Irish hypocrisy – World class

I can’t let the Russell Brand/Jonathan Ross affair go without comment.

There was a great deal of tut tutting in Ireland in response to the affair but, curiously, hardly a word of criticism of Tommy Tiernan’s obnoxious performance on the Late Late Show in which he exploited the suffering of disabled people for a few cheap laughs.

When it’s one of our own we tend to analyse the incident to death and then make excuses but we seldom actually admit that anything wrong occurred.

In stark contrast our sense of outrage is immediately triggered when such behaviour occurs in other countries. Truly, our hypocrisy is world class and none better than Irish Independent columnist Kevin Myers.

In his column Myers tells us that civilisation as we know it is in danger if the likes of Ross and Brand are not permanently banned from the airwaves. He tells us that the BBC is a corrupt organisation, that in addition to Ross and Brand, Simon Cowell and Jeremy Clarkson are also abusive bullies.

Phew, heavy stuff and to cap it all Myers tells us that 9pm is far too early a watershed for the broadcasting of sexually explicit remarks. Are we seeing the emergence of an Irish Mary Whitehouse here?

Myers’ hypocrisy is of a particularly obnoxious kind because if he was to adopt the standards he demands of the BBC he himself should be permanently excluded from writing in newspapers.

The Ross/Brand affair was in the halfpenny place in comparison to his infamous ‘Bastard’ article in the Irish Times in February 2005 in which he accused unmarried women of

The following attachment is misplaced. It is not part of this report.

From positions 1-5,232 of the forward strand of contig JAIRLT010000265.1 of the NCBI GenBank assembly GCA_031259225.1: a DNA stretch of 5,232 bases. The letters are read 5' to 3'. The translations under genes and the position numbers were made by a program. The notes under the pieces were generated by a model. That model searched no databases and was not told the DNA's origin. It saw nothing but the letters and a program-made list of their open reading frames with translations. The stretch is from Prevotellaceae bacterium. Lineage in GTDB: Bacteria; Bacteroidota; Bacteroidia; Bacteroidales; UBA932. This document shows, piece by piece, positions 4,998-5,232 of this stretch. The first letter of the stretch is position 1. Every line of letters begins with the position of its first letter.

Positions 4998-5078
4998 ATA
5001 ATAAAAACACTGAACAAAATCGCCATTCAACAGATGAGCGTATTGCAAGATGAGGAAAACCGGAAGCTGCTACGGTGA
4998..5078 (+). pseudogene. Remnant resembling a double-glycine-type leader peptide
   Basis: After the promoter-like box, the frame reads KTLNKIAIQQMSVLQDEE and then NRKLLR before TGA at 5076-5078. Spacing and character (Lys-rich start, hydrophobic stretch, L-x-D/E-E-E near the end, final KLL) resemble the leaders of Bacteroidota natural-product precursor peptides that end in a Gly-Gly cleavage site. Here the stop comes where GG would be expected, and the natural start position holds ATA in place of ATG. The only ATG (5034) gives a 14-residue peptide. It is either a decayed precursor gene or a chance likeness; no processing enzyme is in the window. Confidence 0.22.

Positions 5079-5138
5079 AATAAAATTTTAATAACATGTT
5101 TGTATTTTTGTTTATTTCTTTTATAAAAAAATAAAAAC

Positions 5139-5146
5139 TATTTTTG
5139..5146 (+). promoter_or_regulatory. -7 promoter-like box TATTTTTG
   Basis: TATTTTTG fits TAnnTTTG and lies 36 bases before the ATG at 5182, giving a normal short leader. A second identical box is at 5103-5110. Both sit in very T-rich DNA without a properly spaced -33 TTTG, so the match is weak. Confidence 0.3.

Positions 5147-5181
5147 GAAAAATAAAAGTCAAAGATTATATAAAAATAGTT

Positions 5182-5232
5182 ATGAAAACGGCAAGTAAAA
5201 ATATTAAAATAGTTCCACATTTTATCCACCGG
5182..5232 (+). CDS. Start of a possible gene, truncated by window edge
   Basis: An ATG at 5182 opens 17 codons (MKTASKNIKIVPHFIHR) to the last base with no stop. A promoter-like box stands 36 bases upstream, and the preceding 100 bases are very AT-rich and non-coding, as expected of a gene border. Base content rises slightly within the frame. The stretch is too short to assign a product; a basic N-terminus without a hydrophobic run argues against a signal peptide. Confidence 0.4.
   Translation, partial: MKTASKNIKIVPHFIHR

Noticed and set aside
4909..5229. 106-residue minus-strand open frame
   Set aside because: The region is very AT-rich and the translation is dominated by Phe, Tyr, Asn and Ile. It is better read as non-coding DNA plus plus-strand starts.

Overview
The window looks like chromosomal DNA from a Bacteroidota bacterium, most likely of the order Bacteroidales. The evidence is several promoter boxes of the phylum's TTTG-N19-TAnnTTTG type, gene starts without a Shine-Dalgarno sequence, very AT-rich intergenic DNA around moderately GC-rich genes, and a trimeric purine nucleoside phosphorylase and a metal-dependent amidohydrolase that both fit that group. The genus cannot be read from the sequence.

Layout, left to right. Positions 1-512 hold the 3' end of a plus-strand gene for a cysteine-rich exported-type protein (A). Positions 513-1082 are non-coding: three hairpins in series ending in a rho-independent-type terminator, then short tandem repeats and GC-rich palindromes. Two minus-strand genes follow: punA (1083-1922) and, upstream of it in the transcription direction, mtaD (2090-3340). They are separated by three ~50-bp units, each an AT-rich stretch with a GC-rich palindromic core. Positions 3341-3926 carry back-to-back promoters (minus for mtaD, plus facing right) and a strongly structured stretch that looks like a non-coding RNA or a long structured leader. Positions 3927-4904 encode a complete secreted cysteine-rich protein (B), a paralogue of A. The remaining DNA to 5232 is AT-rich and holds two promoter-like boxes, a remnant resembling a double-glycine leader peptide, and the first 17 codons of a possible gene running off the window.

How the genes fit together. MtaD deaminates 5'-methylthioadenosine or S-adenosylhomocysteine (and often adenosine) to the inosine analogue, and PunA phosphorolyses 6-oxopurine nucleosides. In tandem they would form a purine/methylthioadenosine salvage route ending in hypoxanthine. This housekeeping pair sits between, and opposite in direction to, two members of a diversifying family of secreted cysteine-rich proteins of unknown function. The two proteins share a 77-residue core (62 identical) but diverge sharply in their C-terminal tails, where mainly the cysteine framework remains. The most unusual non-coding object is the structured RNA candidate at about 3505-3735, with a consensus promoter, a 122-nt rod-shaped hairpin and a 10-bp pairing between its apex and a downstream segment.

“Consciously embark upon a career of mothering bastards because it seems a good way of getting money and accommodation from the State.”

There was massive and sustained outrage over the article eventually forcing Myers to issue what he called an unconditional apology. It was, of course, nothing of the sort. We can see this clearly by simply comparing two contradictory quotes, one from his article and one from his apology.

“And how many girls – and we’re largely talking about teenagers here – consciously embark upon a career of mothering bastards because it seems a good way of getting money and accommodation from the State? Ah. You didn’t like the term bastard? No, I didn’t think you would.”

Obviously, Myers was fully aware that his use of the word bastard would cause outrage but he tries to cover that up in his apology.

“In tackling this subject, I deliberately used the word “bastard” because I genuinely feel that the word has no stigma attached to it; and because I feel this with such a passion, I did not allow for other people’s sensitivities over it.”

Russell Brand was fired from his job and Jonathan Ross was suspended for twelve weeks which will cost him £1.7 million in lost wages but that’s not enough for Mr. Myers, he demands that:

“The only punishment for a such a studied and deliberate assault both on their lives and on the standards by which the rest of us live must be a condign and permanent exclusion from the airwaves.”

The ‘Bastard’ article by Myers was a much more serious incident than that of Ross and Brand and yet he demands nothing less that the total destruction of their careers as punishment.

Obviously, Myers is of the opinion that his offensive article required nothing more than a shallow and dishonest apology.

As I said; Irish hypocrisy is world class.

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Kevin Myers